There are already an abundance of familiar facts showing the influence of education and direct discipline in developing the powers of the body. We see men every day, who by attention and pains-taking investigation and practice in Some mechanical art, have gained a power over their muscles, for certain purposes, which to the mere natural man would be impossible or miraculous. In music, the great violinists and pianists are examples.

So far as the department of voluntary, outward habits is concerned the influence of will and education to control the body is universally admitted. But there is a step further. Investigation and experience are now ready to demonstrate the power of the will over what have been considered and called the involuntary processes of the body. The mind can take control of them certainly to a great extent, and while it is not yet shown to what extent, neither is it apparent that there are any limits whatever in this direction.

All the later discoveries point to the conclusion, that there are strictly no involuntary departments in the human system, but that every part falls appropriately and in fact within the dominion of mind, spirit and will. It has been proved by abundant experiments that control cam be established over the respiratory organs. Dyspepsia has been caused by a voluntary system of attention to and regulation of the method of bathing.

Consumption has been cured by a determined suppression of coughing. So also the involuntary operations of the stomach and bowels have been found controllable. The tendency to vomiting in sea-sickness, and the opposite inclination in cholera symptoms, have been, by a judicious exercise of the will, repeatedly broken up. First, It is natural. God cannot have designed that men should sow seed by the way-side, where they do not expect it to grow, or in the same field where seed has already been sown, and is growing, and yet such is the practice of men in ordinary sexual intercourse.

They sow seed habitually where they do not wish it to grow. This is wasteful of life, and cannot be natural. So far the Shakers and Grahamites are right. Yet it is equally manifest that the natural instinct of our nature demands frequent congress of the sexes, not for propagative, but for social and spiritual purposes It results from these opposite indications, that simple congress of the sexes, without the propagative crisis, is the order of nature for the gratification of ordinary amative instincts; and that the act of propagation should be reserved for its legitimate occasions, when conception is intended.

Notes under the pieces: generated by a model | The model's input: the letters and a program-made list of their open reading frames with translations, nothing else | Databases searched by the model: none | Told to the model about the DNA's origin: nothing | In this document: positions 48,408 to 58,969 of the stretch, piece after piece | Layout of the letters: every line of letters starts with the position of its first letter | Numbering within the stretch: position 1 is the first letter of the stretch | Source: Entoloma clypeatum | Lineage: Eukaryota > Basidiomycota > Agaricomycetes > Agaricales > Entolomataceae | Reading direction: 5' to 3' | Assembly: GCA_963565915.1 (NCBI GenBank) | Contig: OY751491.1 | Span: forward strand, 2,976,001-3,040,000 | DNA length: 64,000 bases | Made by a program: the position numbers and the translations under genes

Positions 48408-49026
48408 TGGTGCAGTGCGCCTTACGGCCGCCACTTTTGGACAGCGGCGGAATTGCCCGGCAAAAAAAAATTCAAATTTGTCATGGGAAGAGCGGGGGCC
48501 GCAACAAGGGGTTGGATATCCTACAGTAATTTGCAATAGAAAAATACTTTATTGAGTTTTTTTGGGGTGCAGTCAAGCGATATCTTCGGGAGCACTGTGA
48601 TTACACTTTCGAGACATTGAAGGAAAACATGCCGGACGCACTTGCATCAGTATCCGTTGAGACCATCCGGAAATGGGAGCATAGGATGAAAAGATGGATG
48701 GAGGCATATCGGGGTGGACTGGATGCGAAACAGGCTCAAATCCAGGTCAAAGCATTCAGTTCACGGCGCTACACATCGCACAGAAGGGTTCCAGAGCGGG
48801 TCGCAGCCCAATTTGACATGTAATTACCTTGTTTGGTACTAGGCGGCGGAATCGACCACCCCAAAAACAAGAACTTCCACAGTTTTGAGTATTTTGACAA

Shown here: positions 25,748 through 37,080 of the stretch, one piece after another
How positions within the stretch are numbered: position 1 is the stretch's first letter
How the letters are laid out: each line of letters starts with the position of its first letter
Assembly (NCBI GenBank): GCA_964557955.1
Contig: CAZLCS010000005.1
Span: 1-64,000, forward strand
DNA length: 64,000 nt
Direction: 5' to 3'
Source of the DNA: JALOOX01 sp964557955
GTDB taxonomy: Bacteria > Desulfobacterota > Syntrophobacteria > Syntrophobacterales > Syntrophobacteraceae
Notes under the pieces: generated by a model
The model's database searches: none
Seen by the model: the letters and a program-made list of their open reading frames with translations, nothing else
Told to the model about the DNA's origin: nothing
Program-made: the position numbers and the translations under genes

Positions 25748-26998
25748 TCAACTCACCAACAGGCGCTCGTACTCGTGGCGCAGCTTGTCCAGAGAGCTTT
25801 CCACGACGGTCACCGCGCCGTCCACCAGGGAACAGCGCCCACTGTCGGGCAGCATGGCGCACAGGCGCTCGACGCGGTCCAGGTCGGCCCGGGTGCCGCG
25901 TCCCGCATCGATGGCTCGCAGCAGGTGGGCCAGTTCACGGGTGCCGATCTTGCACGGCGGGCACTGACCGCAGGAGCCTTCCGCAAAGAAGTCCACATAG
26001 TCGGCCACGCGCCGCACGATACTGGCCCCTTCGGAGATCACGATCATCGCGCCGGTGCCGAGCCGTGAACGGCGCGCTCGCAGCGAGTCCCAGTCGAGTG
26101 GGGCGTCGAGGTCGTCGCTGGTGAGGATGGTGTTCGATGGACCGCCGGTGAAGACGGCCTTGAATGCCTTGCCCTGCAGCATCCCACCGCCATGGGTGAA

The idea that sexual intercourse, pure and simple, is impossible or difficult, and therefore not natural, is contradicted by the experience of many. Abstinence from masturbation is impossible or difficult, where habit has made it a second nature; and yet, no one will say that habitual masturbation is natural. So abstinence from the propagative part of sexual intercourse may seem impracticable to depraved natures, and yet be perfectly natural and easy to persons properly trained to chastity. Our method simply proposes the subordination of the flesh to the spirit, teaching men to seek principally the elevated spiritual pleasures for sexual intercourse, and to be content with them in their general intercourse with women, restricting the more sensual part to its proper occasions.

This is certainly natural and easy to spiritual men, however difficult it may be to the sensual. Secondly, this method is healthy. In the first place, it secures women from the curses of involuntary and undesirable procreation; and secondly it stops the drain of life on the part of man. This cannot be said of Owen's system, or any other method that merely prevents the propagative effects of the emission of the seed, and not the emission itself. Thirdly, this method is favorable to amativenss. Owen can only say of his method that it does' not much diminish the pleasure of sexual intercourse; but we can say of ours, that it vastly increases that pleasure.

Ordinary sexual intercourse in whidi the amative and propagative functions are confounded is a momentary affair, terminating in exhaustion and disgust. If it begins in 'the spirit, it soon ends in the flesh, i. The exhaustion which follows, naturally breeds self-reproach and shame, and this leads to dislike and concealment of the sexual organs, which contract disagreeable associations from the fact that they are the instruments of pernicious excess.